Ultrasonographic Morphology Assessment of Low-grade Carotid Stenosis (QUAMUS)

I

Intermunicipal Hospital Center Toulon

Status

Completed

Conditions

Carotid Stenosis

Treatments

Diagnostic Test: Independent morphological quantifications by echo-doppler using ECST method

Study type

Interventional

Funder types

Other

Identifiers

NCT05437991
2022-A00854-39 (Other Identifier)
2022-CHITS-005

Details and patient eligibility

About

Internal carotid artery (ICA) is intended to supply blood to brain. The carotid bulb located upstream of ICA origin is prone to atherosclerosis. This is an accumulation of fat and calcium in the wall forming a plaque that gradually thickens and leads to carotid stenosis (CS), which causes a decrease in blood flow. The risk of CS is stroke caused either by carotid artery thrombosis (occlusion) or by atherosclerotic plaque fragmentation, some components of which may leak into the brain (embolism). When diagnosing CS, an Echo-Doppler is performed to determine bulb and ICA origin obstruction rates. The reference method of quantifying CS is based on hemodynamic criteria that only allow the diagnosis of high grade stenosis thresholds (50%-70%). Below 50%, low-grade stenosis, patient follow-up is limited and could be based on morphological criteria; ultrasound imaging being a reference technique for human body structures morphological assessment, especially vessels. Two methods of CS morphological quantification with Doppler ultrasound currently exist. Calibre reduction at the maximum of stenosis can be measured by relating the smallest luminal diameter to the vessel diameter at stenosis site (ECST method) or to the downstream ICA diameter (NASCET method). As bulb diameter measures ≈1.8 times that of ICA, ECST appears to be more suitable for CS quantification. For high-grade stenosis, morphological quantification performance is impaired due to extensive calcification of large atheromatous plaques. However, it is possible that less calcified nature of low-grade stenosis and the use of a rigorous methodology will allow reproducible assessment in routine practice. This technique has not yet been evaluated, although it is a frequent situation in patient follow-up.

Full description

Internal carotid artery is intended to supply blood to brain. The carotid bulb located upstream of internal carotid artery origin is prone to atherosclerosis. This is an accumulation of fat and calcium in the wall, forming a plaque which gradually thickens and leads to carotid stenosis, causing a reduction in blood flow. The risk of carotid stenosis is stroke caused either by carotid artery thrombosis (occlusion) or by atherosclerotic plaque fragmentation, some components of which may leak into the brain (embolism). When carotid stenosis is diagnosed, an Echo-Doppler is performed to determine the bulb and internal carotid artery origin obstruction rates. The reference method for quantifying carotid stenosis is based on hemodynamic criteria that only allow the diagnosis of high grade stenosis thresholds (50%-70%). Below 50%, low-grade stenosis, patient follow-up is limited and could be based on morphological criteria; ultrasound imaging being a reference technique for human body structures morphological assessment, especially vessels. Two methods of carotid stenosis morphological quantification with Doppler ultrasound currently exist. Calibre reduction at the maximum of stenosis can be measured by relating the smallest luminal diameter to the vessel diameter at stenosis site ("European Carotid Surgical Trial" (ECST), European method) or to the downstream internal carotid artery diameter ("North American Symptomatic Carotid Endarterectomy Trial" (NASCET), North American method). As bulb diameter measures ≈1.8 times that of the internal carotid artery, the NASCET appears to be more suitable for carotid stenosis quantification. For high-grade stenosis, morphological quantification performance is impaired due to extensive calcification of large atheromatous plaques. However, it is possible that less calcified nature of low-grade stenosis and the use of a rigorous methodology will allow reproducible assessment in routine practice. This technique has not yet been evaluated although it is a frequent situation in patient follow-up. This study therefore suggests to evaluate the inter-observer reproducibility of morphological quantification of these stenosis by the ECST method with a precise methodology.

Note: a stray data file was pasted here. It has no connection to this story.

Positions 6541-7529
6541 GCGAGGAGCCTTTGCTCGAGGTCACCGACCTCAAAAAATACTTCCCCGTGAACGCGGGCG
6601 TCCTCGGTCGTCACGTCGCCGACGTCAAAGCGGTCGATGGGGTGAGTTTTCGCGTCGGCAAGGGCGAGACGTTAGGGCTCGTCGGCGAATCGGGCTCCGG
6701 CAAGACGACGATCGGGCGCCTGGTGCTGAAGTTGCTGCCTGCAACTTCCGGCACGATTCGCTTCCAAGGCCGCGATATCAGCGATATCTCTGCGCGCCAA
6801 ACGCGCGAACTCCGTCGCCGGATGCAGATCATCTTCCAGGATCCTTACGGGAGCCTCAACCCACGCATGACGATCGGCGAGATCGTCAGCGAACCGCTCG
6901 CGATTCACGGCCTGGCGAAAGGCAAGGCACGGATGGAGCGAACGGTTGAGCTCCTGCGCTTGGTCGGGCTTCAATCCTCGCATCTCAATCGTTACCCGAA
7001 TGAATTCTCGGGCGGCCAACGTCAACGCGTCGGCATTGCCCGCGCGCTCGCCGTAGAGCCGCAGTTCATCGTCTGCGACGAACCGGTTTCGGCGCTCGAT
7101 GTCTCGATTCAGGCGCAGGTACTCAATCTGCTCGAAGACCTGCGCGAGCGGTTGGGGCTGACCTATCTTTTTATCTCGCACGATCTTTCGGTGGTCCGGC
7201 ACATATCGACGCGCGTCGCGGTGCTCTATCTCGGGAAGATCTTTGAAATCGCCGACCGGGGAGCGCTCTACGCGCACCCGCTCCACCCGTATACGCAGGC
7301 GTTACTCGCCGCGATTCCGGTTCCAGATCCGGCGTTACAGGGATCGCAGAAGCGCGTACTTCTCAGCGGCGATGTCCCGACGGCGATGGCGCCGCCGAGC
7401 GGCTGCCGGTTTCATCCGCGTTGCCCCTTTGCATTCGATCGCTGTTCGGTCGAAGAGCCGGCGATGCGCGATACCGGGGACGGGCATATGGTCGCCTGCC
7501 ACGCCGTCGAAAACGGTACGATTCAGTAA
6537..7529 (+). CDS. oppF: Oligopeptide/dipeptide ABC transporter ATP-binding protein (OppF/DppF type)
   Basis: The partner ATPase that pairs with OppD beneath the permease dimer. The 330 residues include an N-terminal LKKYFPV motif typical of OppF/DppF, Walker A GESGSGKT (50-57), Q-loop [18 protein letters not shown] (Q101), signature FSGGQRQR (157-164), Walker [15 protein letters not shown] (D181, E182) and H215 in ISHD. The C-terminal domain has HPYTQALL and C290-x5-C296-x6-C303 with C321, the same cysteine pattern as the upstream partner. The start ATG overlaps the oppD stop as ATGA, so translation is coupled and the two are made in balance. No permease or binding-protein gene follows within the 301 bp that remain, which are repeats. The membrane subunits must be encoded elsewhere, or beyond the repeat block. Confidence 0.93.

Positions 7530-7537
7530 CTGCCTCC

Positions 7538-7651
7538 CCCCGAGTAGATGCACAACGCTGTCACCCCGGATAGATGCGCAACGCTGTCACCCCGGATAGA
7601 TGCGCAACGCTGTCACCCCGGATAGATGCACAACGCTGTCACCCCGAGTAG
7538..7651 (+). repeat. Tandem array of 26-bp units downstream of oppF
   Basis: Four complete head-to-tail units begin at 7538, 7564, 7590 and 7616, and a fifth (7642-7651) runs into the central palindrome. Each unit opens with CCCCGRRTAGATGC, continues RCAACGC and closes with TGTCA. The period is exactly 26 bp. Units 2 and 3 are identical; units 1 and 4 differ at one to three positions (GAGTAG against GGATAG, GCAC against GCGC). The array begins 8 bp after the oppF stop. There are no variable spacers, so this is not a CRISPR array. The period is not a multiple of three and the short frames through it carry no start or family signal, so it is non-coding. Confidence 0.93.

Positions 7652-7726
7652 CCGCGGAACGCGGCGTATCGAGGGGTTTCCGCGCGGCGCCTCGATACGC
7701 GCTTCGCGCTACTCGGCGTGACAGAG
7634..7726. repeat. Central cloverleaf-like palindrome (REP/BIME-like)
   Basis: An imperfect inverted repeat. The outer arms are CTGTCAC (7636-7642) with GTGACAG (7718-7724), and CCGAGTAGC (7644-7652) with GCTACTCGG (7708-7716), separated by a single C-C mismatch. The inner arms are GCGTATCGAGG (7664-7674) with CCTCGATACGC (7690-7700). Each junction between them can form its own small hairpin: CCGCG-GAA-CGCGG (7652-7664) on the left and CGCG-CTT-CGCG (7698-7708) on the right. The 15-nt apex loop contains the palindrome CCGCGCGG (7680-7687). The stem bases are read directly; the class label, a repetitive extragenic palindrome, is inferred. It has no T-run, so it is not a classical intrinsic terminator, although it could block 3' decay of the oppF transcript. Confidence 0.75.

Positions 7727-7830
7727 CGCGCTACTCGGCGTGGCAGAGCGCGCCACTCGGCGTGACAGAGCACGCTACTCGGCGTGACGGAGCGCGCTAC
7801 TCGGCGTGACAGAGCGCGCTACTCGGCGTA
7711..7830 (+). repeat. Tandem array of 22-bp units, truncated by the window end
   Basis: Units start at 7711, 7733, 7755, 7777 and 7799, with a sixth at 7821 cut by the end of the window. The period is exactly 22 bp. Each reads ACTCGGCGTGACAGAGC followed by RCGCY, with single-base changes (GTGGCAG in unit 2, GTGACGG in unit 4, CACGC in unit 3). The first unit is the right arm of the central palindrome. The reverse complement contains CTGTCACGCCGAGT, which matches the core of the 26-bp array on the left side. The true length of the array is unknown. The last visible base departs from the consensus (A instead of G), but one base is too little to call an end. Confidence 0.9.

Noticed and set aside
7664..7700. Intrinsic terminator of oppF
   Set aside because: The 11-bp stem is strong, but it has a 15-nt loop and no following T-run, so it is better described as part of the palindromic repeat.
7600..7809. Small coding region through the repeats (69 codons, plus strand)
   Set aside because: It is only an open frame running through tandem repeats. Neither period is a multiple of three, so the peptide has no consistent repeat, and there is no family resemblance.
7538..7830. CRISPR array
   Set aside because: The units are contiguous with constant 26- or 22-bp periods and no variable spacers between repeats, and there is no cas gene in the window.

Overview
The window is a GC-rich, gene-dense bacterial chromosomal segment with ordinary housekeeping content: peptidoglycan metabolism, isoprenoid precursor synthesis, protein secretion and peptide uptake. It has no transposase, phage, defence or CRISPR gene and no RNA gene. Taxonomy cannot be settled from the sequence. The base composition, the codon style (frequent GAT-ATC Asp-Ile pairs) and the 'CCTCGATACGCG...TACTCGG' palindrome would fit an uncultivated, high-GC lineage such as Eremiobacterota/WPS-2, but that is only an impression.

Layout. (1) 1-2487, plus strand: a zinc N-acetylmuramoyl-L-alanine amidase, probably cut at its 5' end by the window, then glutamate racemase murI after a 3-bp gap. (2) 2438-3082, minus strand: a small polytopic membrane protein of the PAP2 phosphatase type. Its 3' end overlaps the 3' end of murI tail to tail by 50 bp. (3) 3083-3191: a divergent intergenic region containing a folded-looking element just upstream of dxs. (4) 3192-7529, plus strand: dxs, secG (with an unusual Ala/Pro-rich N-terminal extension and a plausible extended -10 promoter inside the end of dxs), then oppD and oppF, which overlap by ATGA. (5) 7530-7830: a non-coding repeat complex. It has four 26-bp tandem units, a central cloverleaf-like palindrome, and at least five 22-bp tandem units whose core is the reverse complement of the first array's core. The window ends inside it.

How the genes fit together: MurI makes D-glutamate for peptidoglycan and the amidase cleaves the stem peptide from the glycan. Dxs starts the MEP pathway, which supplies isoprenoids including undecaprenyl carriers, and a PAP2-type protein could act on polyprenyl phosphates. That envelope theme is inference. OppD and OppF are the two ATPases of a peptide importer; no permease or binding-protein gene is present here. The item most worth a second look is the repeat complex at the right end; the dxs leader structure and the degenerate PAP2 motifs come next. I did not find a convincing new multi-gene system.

Enrollment

86 patients

Sex

All

Ages

18+ years old

Volunteers

No Healthy Volunteers

Inclusion criteria

  • Outpatient referred for Echo-Doppler exploration of the neck vessels
  • Patient 18 years of age or older
  • Atheromatous arterial disease with stenosis < 50% (maximum systolic velocity < 125 cm/sec for an angle of 50-60°) in at least one carotid artery

Exclusion criteria

  • Patient refusal
  • Unavailability of two physicians to perform examination
  • Patient under judicial protection (guardianship, curators...) or justice safeguard
  • Pregnant, parturient or breastfeeding woman
  • Any other reason that could interfere with study objectives evaluation in the investigator opinion

Trial design

Primary purpose

Diagnostic

Allocation

N/A

Interventional model

Single Group Assignment

Masking

None (Open label)

86 participants in 1 patient group

Morphological quantification of low-grade carotid stenosis
Other group
Description:
Morphological quantification using ECST method and implying two independent observers
Treatment:
Diagnostic Test: Independent morphological quantifications by echo-doppler using ECST method

Trial contacts and locations

1

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Data sourced from clinicaltrials.gov

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